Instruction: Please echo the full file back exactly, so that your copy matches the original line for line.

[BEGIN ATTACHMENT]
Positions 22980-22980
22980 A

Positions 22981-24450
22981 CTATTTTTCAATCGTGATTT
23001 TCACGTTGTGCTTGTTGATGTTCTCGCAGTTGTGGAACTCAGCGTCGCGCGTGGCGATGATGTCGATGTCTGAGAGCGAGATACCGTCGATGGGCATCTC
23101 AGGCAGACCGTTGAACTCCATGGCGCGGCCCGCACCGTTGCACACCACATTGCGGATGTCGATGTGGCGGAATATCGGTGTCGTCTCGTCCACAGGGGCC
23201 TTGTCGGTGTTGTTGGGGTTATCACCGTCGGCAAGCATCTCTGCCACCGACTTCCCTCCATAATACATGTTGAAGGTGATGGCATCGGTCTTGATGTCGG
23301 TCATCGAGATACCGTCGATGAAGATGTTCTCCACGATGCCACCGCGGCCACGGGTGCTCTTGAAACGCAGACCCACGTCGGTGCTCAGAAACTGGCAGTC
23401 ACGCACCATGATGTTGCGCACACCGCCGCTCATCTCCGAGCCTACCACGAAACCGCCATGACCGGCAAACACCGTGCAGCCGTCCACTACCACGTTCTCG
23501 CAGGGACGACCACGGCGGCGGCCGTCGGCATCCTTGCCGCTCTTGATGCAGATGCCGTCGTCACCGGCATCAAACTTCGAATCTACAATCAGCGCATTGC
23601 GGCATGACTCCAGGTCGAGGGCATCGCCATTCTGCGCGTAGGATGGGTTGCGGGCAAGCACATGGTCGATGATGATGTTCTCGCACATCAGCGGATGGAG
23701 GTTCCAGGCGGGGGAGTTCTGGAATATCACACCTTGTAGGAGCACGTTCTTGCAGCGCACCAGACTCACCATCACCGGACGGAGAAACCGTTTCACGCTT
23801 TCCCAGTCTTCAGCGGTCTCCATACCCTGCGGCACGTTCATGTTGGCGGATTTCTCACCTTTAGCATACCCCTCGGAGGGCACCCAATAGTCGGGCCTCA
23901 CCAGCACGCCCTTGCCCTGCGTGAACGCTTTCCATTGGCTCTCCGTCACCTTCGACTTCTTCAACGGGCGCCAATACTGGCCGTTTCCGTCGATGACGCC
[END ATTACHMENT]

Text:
Positions 22980-22980
22980 A

Positions 22981-24450
22981 CTATTTTTCAATCGTGATTT
23001 TCACGTTGTGCTTGTTGATGTTCTCGCAGTTGTGGAACTCAGCGTCGCGCGTGGCGATGATGTCGATGTCTGAGAGCGAGATACCGTCGATGGGCATCTC
23101 AGGCAGACCGTTGAACTCCATGGCGCGGCCCGCACCGTTGCACACCACATTGCGGATGTCGATGTGGCGGAATATCGGTGTCGTCTCGTCCACAGGGGCC
23201 TTGTCGGTGTTGTTGGGGTTATCACCGTCGGCAAGCATCTCTGCCACCGACTTCCCTCCATAATACATGTTGAAGGTGATGGCATCGGTCTTGATGTCGG
23301 TCATCGAGATACCGTCGATGAAGATGTTCTCCACGATGCCACCGCGGCCACGGGTGCTCTTGAAACGCAGACCCACGTCGGTGCTCAGAAACTGGCAGTC
23401 ACGCACCATGATGTTGCGCACACCGCCGCTCATCTCCGAGCCTACCACGAAACCGCCATGACCGGCAAACACCGTGCAGCCGTCCACTACCACGTTCTCG
23501 CAGGGACGACCACGGCGGCGGCCGTCGGCATCCTTGCCGCTCTTGATGCAGATGCCGTCGTCACCGGCATCAAACTTCGAATCTACAATCAGCGCATTGC
23601 GGCATGACTCCAGGTCGAGGGCATCGCCATTCTGCGCGTAGGATGGGTTGCGGGCAAGCACATGGTCGATGATGATGTTCTCGCACATCAGCGGATGGAG
23701 GTTCCAGGCGGGGGAGTTCTGGAATATCACACCTTGTAGGAGCACGTTCTTGCAGCGCACCAGACTCACCATCACCGGACGGAGAAACCGTTTCACGCTT
23801 TCCCAGTCTTCAGCGGTCTCCATACCCTGCGGCACGTTCATGTTGGCGGATTTCTCACCTTTAGCATACCCCTCGGAGGGCACCCAATAGTCGGGCCTCA
23901 CCAGCACGCCCTTGCCCTGCGTGAACGCTTTCCATTGGCTCTCCGTCACCTTCGACTTCTTCAACGGGCGCCAATACTGGCCGTTTCCGTCGATGACGCC